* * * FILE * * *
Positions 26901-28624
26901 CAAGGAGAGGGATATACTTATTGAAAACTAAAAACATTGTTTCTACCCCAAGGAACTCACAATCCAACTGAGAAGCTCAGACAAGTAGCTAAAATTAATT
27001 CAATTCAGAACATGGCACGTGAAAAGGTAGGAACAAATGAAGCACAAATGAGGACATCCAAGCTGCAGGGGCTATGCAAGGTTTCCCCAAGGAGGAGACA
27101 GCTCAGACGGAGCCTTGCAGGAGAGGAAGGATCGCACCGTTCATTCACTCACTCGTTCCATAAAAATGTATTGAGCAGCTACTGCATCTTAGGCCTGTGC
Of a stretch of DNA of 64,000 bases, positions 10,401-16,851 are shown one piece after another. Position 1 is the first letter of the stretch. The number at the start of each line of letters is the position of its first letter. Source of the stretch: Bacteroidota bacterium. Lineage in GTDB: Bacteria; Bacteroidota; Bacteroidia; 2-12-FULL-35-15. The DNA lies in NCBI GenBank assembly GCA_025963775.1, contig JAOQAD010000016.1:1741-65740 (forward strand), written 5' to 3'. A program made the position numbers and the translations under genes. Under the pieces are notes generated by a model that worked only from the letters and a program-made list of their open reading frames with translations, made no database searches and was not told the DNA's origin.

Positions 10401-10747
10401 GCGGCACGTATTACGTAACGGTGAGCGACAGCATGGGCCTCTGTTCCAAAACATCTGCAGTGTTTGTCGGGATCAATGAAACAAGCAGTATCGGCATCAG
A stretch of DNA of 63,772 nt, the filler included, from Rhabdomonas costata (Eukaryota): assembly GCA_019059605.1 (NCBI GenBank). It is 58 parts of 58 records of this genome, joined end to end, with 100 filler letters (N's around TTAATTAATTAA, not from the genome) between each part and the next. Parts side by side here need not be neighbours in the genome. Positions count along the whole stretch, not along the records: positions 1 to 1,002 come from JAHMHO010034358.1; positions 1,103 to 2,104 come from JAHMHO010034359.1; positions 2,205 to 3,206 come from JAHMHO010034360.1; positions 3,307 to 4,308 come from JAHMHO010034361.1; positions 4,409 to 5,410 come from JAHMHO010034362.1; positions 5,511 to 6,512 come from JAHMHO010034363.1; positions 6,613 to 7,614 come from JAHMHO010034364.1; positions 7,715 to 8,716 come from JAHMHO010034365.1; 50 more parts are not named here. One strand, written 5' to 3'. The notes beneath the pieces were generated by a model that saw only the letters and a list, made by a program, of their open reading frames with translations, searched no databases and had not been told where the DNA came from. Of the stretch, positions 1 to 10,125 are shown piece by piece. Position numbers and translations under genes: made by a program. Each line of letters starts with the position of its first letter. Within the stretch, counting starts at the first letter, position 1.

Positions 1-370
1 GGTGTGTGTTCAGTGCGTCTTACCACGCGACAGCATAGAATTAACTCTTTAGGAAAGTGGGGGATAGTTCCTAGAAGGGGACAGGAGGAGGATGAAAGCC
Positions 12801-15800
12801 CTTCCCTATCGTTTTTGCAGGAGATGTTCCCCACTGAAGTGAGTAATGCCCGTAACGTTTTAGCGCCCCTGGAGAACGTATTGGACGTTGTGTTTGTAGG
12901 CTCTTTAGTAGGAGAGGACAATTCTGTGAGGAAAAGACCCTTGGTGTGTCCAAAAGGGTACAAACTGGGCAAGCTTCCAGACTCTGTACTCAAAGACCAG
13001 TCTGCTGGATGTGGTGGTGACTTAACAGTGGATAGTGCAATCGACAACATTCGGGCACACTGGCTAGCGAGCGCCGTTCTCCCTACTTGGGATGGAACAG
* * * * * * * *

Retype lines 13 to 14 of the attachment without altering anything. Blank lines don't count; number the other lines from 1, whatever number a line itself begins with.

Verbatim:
12901 CTCTTTAGTAGGAGAGGACAATTCTGTGAGGAAAAGACCCTTGGTGTGTCCAAAAGGGTACAAACTGGGCAAGCTTCCAGACTCTGTACTCAAAGACCAG
13001 TCTGCTGGATGTGGTGGTGACTTAACAGTGGATAGTGCAATCGACAACATTCGGGCACACTGGCTAGCGAGCGCCGTTCTCCCTACTTGGGATGGAACAG